The High court has clarified confusion surrounding the role and rights of the country’s President in regards to the appointment of the Judges vis-a-vis that of the Judiciary Service Commission.
In a case in which the Law Society of Botswana (LSB) was challenging President Seretse Khama Ian Khama for refusing to appoint a local attorney, Omphemetse Motumise, a judge of the High Court, Justice Walia ruled that the President was not wrong.
Walia said the President was right in further not disclosing the reasons for the refusal as the details had the potential to damage Motumise’s reputation.
“In so far as the decision may have been based on adverse information to the person of the applicant, it was, in my view, benevolent of the President to not make a disclosure in public, lest the applicant suffer damage to his reputation. In my view the President has committed no reviewable wrong in making the decision. The argument on irrational is therefore without merit,” Walia pointed out.
He was responding to the LSB’s application that in refusing to appoint Motumise, Khama acted irrationally and unlawfully as he did not even give reasons for the refusal.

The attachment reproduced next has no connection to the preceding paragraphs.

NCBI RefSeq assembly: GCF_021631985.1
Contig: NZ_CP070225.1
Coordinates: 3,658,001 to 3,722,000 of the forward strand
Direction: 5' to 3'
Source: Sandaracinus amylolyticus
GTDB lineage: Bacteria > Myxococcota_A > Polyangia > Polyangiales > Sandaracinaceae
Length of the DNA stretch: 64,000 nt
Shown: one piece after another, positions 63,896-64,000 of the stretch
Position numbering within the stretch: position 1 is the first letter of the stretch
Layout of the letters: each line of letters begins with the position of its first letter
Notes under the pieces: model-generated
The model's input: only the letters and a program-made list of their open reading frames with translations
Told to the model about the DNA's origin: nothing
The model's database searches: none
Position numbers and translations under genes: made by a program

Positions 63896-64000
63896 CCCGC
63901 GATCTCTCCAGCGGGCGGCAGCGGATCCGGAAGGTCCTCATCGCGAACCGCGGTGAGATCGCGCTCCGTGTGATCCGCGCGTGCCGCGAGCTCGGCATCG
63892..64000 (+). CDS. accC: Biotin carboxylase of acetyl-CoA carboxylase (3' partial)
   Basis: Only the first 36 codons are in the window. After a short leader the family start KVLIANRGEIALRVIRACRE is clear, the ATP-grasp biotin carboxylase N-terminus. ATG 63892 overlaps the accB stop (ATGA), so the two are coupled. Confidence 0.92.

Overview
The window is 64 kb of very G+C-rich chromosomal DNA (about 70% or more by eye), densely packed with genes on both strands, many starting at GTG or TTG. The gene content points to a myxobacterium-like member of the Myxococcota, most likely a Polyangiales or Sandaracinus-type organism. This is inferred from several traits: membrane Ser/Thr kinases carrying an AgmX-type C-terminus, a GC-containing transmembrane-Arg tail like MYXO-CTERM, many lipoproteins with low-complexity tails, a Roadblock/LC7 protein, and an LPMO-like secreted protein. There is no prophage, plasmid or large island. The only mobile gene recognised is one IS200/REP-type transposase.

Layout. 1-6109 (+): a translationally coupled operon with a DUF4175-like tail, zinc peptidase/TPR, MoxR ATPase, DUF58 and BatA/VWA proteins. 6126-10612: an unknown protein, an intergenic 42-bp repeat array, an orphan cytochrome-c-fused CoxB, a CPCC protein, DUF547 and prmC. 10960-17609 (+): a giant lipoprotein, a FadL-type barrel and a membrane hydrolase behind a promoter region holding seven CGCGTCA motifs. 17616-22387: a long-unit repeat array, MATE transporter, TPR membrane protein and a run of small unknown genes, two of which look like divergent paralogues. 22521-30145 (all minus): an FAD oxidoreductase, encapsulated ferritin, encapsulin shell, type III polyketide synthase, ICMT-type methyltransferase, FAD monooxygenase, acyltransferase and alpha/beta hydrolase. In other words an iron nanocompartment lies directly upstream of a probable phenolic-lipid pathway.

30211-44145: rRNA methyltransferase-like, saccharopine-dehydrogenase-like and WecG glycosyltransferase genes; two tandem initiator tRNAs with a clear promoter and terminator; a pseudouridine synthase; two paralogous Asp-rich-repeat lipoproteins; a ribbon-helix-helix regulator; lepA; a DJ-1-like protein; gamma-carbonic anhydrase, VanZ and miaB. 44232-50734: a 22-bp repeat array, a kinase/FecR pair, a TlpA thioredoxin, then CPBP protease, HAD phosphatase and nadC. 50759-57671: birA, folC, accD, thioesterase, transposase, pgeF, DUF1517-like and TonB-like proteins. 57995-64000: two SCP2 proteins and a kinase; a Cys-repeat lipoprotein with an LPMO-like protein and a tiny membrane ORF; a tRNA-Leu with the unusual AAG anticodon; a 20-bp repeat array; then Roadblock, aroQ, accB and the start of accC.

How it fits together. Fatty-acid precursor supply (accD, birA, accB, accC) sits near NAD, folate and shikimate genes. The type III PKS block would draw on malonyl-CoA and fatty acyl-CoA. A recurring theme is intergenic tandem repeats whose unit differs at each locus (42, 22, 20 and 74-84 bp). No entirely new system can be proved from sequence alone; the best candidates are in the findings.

Motumise was recommended for appointment by the Judicial Service Commission but Khama rejected him and subsequently appoint Zein Kebonang as an acting Judge.
Kebonang is a twin brother of Sadique Kebonang, who sits in Khama’s cabinet.
Walia concluded that although the JSC recommend names for appointment, the power to appoint Judge vests in the President.
“He shall be the appointing authority but in the exercise of his powers as such, he may not appoint a person not recommended by the JSC,” Walia explained and added that the JSC plays an advisory role in as far as the appointment of Judges is concerned because “having made a recommendation, it falls out of the picture altogether. How then can it ever be regarded as the appointing authority?